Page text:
Don’t Be Spooked Or Scared Of Debt

Don’t Be Spooked Or Scared Of Debt

As children, we were scared of monsters under our beds and the boogie man in the shadows, we were not scared of debt. As adults, our fears change to fears of money problems and debt, big decisions, love or loneliness, losing people and ageing.

Halloween is the perfect time to practice banishing frightful debt.

Don’t Be Scared of Debt Here Are Our Halloween Debt Strategies

  1. Check your credit report

Fewer than 5% of South African consumers make use of the legislation which entitles them to obtain their credit report free of charge from every credit bureau every year. A regular examination of one’s credit report could also provide timely warning to consumers that they might have been the victim of identity theft with the identity thieves running up enormous debt in their name.

  1. Emergencies can cause your bank account to suffer

When you find yourself in a position where you need to pay for something unexpected like a burst water geyser or a doctor’s bill, it’s easy to turn to personal loans and credit cards. But such solutions only create a cycle of debt-dependency – not to mention limit your credit. An emergency fund, on the other hand, can earn you interest until you need it.  I know you are thinking; who can afford to put money into an emergency savings account but even R50 per month can result in savings that could lessen the blow in a financial crisis.

  1. Review your insurance policies

Insurance policies are living documents, which means they can be changed to accommodate changes in your lifestyle or circumstances. Many consumers don’t understand what coverage they have and could be spending more than they need. Reviewing your insurance premiums should be done annually, just like getting a physical or going to the dentist.  Taking the time to shop around for better rates could result in substantial savings.  Looking for an insurance solution especially for people in debt counselling?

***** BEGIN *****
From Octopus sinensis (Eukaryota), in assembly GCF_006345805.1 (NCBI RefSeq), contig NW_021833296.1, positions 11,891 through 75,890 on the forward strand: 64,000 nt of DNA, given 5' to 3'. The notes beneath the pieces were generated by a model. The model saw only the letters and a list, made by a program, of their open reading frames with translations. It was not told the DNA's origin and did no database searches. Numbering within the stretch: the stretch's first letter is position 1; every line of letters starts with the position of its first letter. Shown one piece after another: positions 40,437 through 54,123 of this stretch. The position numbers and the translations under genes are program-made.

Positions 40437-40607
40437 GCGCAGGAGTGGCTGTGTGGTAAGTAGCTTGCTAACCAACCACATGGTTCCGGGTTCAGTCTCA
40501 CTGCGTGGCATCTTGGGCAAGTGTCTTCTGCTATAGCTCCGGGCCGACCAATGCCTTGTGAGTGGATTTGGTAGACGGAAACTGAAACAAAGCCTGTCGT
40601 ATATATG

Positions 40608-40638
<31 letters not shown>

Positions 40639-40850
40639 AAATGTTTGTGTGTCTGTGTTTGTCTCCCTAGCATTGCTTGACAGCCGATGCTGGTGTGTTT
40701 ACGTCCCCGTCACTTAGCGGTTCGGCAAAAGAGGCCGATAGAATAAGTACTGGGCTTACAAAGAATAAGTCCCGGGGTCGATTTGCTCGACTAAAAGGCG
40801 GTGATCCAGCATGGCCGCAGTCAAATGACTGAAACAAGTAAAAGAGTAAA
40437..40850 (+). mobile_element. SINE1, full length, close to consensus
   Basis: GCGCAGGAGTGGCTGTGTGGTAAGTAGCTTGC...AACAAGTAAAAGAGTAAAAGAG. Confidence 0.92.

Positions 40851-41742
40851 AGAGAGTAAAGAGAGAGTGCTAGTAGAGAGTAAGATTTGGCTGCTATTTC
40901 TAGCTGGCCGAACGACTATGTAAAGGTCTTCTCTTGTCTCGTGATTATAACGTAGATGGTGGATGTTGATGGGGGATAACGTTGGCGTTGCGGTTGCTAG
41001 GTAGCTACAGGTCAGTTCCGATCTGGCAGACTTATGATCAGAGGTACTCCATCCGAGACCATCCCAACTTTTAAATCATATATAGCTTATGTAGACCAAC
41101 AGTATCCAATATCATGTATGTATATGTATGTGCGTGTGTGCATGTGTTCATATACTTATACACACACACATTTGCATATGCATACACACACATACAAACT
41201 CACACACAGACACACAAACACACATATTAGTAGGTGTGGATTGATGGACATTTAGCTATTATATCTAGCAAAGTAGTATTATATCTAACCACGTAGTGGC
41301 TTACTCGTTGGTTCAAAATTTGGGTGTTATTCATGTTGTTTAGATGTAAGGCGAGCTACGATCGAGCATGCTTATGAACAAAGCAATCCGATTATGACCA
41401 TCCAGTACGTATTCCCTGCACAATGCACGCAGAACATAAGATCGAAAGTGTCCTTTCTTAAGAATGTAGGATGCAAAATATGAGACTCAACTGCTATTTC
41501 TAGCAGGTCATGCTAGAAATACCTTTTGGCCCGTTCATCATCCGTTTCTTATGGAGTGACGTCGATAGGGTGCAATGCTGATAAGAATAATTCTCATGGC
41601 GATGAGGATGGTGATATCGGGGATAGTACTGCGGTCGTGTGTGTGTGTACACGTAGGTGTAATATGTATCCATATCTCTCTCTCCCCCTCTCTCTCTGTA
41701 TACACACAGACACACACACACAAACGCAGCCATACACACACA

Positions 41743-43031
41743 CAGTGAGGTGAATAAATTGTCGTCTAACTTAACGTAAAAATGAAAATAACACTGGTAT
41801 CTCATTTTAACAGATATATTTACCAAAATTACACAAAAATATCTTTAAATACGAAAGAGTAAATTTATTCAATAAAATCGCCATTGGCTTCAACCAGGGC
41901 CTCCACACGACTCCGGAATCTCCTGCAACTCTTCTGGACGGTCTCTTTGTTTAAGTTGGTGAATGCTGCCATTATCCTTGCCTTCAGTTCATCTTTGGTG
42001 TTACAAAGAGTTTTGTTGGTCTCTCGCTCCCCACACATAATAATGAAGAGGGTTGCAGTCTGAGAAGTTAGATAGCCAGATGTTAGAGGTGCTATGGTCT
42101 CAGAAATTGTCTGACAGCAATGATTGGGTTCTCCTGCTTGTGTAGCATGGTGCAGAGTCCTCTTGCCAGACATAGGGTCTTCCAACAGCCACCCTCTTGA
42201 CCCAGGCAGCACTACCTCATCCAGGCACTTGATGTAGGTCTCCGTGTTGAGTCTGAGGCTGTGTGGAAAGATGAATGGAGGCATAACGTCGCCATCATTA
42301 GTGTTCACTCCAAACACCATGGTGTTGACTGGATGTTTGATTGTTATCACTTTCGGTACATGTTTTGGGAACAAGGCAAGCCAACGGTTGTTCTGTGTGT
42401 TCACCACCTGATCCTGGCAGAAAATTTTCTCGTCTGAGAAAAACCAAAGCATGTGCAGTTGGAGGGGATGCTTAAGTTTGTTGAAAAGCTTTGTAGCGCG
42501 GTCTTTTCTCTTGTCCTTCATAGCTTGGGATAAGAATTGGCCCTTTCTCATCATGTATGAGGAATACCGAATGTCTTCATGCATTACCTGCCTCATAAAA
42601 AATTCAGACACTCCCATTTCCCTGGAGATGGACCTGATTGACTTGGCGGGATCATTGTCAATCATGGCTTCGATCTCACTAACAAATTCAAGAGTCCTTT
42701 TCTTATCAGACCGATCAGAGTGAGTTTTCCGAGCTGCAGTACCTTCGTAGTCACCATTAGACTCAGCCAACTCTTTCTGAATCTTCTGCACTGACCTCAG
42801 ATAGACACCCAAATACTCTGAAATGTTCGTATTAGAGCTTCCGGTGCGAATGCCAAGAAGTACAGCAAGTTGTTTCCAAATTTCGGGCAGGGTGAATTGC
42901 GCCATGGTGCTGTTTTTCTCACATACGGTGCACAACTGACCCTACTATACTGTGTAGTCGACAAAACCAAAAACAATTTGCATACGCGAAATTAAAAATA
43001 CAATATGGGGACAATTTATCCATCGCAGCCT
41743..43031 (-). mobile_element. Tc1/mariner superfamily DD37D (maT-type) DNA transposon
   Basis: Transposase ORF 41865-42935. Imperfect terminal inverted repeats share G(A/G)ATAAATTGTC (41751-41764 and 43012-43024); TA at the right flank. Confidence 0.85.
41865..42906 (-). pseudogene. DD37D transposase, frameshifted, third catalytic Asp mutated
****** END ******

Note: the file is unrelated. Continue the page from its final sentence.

1. Budget

Since budgeting allows you to create a spending plan for your money, it ensures that you will always have enough money for the things you need and the things that are important to you. Following a budget or spending plan will also keep you out of debt or help you work your way out of debt if you are currently in debt. Check out our debt calculator here.

  1. Plan for your retirement

It is never too early to start planning for your retirement, in fact the earlier you start the better.  You should aim to put aside as much money as possible for when you retire. If your company offers a retirement annuity or pension plan, you should opt into this as soon as possible. You can also invest in your own retirement annuity and/or investments that will help you save money for the long term, allowing you to be financially secure when you retire

With a bit of preparation and planning, scary financial mishaps can be avoided and easily handled. Face your financial fears head on this Halloween and be prepared for any unexpected financial shocks and surprises.

With Halloween just around the corner, you may be busy putting together the final touches on your costume. Are you going as something sweet, like a cat or mermaid? Or did you decide to do something scary, like going as a vampire or witch?